Yet DeCandia is part of a stark minority of White people who support reparations for Black Americans. According to a 2014 poll, only 6 percent of Whites believe African-Americans should receive reparations from the government for historical injustices like slavery.

DALLAS ROBINSON SPENT A SUMMER LEARNING HOW TO FARM AT THE BLACK-LATINX FARMERS IMMERSION PROGRAM HOSTED BY SOUL FIRE FARM

DeCandia justified the check he wrote for Robinson with a simple idea: “The U.S. is built on stolen land with stolen labor,” he said. “Today, people are still living the effects of chattel slavery and Indigenous genocide.”

Soul Fire Farm’s Amani Olugbala links the need for reparations to a racialized food system. “Food-related illnesses are the number one killer of Black and Brown people in America,” she said.

According to the Center for Disease Control, African-Americans suffer from higher rates of hypertension and obesity than White Americans. The American Diabetes Association reports they are also 1.7 times more likely to have diabetes. Activists argue these disparities originate from a lack of access to affordable, healthy food in communities of color.

Robinson likewise sees a broken food system as cause for reparations, and she connects it to the residual effects of white supremacy. “Black and Hispanic people are suffering because of the food industry,” she said. “And white supremacy is a psyche—a form of psychic terrorism—so what are we going to do to change that?”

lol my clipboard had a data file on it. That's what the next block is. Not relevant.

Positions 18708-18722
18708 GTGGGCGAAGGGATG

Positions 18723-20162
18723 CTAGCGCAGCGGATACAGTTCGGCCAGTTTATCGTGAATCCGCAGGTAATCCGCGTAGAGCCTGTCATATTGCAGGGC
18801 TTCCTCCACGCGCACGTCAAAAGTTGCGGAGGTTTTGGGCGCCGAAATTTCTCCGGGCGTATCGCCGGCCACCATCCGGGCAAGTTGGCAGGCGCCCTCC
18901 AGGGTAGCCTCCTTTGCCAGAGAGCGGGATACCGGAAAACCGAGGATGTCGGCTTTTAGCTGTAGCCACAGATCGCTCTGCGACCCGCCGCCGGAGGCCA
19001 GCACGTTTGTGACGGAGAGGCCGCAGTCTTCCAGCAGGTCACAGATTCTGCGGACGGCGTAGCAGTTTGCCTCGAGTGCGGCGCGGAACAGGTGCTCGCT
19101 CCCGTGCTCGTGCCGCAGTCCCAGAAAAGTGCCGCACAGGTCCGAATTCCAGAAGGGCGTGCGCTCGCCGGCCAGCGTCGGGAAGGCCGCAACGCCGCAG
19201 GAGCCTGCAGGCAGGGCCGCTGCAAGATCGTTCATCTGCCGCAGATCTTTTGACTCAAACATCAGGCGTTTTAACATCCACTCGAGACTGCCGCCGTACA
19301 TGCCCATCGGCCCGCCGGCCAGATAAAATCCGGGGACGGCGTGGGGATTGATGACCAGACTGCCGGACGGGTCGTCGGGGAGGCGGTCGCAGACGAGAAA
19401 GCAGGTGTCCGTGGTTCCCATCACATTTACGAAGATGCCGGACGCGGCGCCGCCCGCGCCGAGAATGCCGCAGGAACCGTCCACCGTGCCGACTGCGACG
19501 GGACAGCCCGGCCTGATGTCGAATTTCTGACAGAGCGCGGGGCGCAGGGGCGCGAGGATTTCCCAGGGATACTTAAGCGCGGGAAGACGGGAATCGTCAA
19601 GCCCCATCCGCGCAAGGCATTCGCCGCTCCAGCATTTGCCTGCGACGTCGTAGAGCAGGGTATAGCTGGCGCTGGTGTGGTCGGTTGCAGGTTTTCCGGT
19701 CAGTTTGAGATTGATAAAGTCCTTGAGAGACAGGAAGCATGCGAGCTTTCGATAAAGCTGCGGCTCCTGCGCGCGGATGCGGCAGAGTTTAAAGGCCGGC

Reparations activists have had the most success with litigation compared to other strategies. Pigford v. Glickman, a 1996 class-action lawsuit that accused the USDA of systematic discriminatory practices, won $1 billion in redress for 16,000 Black farmers. And in 2010, Pigford II won a $1.25 billion settlement for 18,000 more farmers. Claimants received around $62,500 each.

The USDA reported the number of Black farmers increased 12 percent between 2007 and 2012, yet they still make up less than 2 percent of total farmers in the U.S. These farmers own and operate 3.6 million acres, or only 0.4 percent of the nation’s total farmland. In 1910, Black farmers had over 15 million acres of land.

 

Building a Movement

Person-to-person reparations require a grassroots movement to reach scale. But despite their limitations, Robinson and DeCandia still see value in them.

“When I give reparations, I’m not giving solely because of past wrongs. I’m giving with an understanding and intention as part of a movement to address the ongoing effects of colonialism and slavery,” DeCandia said.

“A one-time monetary payment in no way stands up to the monster that is white supremacy, and the exchange taking place on the map isn’t going to save us,” Robinson said. “But it’s about reciprocity as much as it is about repairing. Reparations need to be a holistic movement, and that means your heart and values must understand what’s possible for it to work.”

Robinson said she will keep her listing on the reparations map active because she thinks it might help her meet like-minded peers. With DeCandia’s money, she was able to buy a pickup truck and pay some tuition for the business courses she’s taking. Young farmers like Robinson often face uphill battles in remaining financially self-sufficient in a low-profit industry, so familiarity with agribusiness can be key to their survival.

Robinson was one of 12 farmers to receive a donation through the digital map in 2018. Her first harvest of medicinal herbs, mushrooms and other crops will take root in the spring of 2019. The long-term goal, she said, is to grow fruit trees and earn money through agritourism.

“Harriet Tubman is my hero and I want to honor her,” Robinson said of her farm’s namesake. “I’m in love with that land. In high school I spent so much time out there just stargazing.”

ART BY DANIELLE WATERMAN